New issue of Thinking Cities released: “Finding balance in the thinking city”

The latest issue of the Thinking Cities magazine, Finding balance in the thinking city, explores the constant balancing act that cities have to perform when it comes to modal shift and multimodality: indeed, to achieve a more sustainable transport system, the human factor, in addition to infrastructure and technology, has to get increasing attention, and policy makers must take in consideration the needs of the individual users, as well as societal and economic needs and the urban environment.

As Karen Vancluysen observes in her editorial, this balancing act “is not necessarily the same as doing what the user is asking for […], as individual wishes and societal needs are not always aligned”. Indeed, this balance requires a combination of carrots and sticks, of incentives and interventions which may not be very popular at first.

Many of the articles of our latest issue touch upon the concept of finding this perfect balance between not only the wide variety of mobility options and transport modes available to us and how they are delivered, but also between varying degrees of practical sustainability.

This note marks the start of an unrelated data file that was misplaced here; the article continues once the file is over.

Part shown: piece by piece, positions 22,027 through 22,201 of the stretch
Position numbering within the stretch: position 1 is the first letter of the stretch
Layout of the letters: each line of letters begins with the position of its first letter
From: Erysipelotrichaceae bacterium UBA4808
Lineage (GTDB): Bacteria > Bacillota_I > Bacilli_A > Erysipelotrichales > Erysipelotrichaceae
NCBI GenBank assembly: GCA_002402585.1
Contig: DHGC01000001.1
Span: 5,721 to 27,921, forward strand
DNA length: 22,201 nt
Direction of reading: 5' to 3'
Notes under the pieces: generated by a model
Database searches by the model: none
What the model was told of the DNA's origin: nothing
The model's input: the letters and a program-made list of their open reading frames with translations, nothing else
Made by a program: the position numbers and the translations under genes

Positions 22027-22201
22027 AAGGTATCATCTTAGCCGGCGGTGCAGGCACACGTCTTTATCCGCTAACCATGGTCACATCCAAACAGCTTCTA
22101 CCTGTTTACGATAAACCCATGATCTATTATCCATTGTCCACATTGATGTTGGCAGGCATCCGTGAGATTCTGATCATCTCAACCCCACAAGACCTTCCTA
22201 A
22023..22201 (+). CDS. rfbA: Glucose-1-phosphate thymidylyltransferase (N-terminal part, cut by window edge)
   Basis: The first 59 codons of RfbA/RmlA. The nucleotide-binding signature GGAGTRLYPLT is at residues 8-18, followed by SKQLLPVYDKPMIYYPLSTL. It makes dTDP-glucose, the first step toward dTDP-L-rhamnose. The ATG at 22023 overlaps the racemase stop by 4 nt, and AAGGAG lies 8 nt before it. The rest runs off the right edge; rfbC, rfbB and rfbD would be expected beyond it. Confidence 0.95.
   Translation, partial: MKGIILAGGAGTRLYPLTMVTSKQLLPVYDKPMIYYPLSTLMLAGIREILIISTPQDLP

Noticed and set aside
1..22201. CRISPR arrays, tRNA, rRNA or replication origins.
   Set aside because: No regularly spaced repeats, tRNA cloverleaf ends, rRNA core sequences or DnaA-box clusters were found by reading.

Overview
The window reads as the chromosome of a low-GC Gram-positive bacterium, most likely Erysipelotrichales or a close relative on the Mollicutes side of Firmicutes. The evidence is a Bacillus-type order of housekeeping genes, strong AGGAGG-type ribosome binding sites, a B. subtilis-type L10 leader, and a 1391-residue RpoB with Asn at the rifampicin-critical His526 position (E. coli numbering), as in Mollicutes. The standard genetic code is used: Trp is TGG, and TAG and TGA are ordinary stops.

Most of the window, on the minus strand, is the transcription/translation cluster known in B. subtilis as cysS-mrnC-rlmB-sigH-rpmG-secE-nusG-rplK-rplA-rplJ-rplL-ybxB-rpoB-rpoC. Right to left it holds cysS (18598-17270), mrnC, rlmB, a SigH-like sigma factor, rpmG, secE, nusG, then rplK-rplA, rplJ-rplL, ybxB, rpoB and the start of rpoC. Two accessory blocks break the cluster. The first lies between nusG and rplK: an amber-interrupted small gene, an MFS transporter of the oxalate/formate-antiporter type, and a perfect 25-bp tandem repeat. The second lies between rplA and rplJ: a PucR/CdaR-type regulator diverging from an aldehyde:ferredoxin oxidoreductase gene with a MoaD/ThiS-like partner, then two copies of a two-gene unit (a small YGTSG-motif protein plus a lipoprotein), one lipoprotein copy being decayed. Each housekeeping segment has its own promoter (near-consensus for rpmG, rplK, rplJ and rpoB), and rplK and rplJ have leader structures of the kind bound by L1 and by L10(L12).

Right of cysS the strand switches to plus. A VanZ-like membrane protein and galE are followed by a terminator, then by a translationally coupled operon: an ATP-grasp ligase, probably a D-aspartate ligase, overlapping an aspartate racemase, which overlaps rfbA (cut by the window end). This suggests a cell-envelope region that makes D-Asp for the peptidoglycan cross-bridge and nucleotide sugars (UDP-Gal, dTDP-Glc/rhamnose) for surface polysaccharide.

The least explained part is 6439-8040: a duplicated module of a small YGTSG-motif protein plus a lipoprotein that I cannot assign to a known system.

In this issue, senior transport officials Pascal Smet, Minister of Mobility and Public Works of the Brussels Capital Region, and Philip Broeksma, Groningen’s Deputy Mayor, respectively discuss their plans for the future of Brussels (Urban hymns, p. 6) and Groningen (The next Groningen, p.10) and how they address the mobility issues that matter the most to their citizens.

The issue then dives into the examples of ready-made marketplaces for Mobility as a Service by exploring the multimodal approaches of Antwerp, Elba and Turku (Something for everyone, p. 38). Polis’ Thomas Mourey takes a look on the excellent Sustainable Urban Mobility Plans showed by the winner and runners up of the 7th EU SUMP Award, Greater Manchester, Dresden and Basel (Excellent planning, p.60).

This issue also marks one of the first publications referring to the main results of the ISAAC project (Stimulating safe walking and cycling within a multimodal transport environment): a representative user survey in nine European cities to examine the psychological determinants for mode shift and the PedBikePlanner, a webtool that provides evidence based information about what impact transport interventions have on modal shift and on road safety (Travel behaviour is in your head, p.68).

Last but not least, the perspective of Small and Medium-sized cities, living laboratories for urban transport innovation, is analysed by Polis’ Pasquale Cancellara (Upwardly mobile, p.82).

The 12th issue of Thinking Cities is available here (PDF). To know more about Thinking Cities and to access previous editions, click here.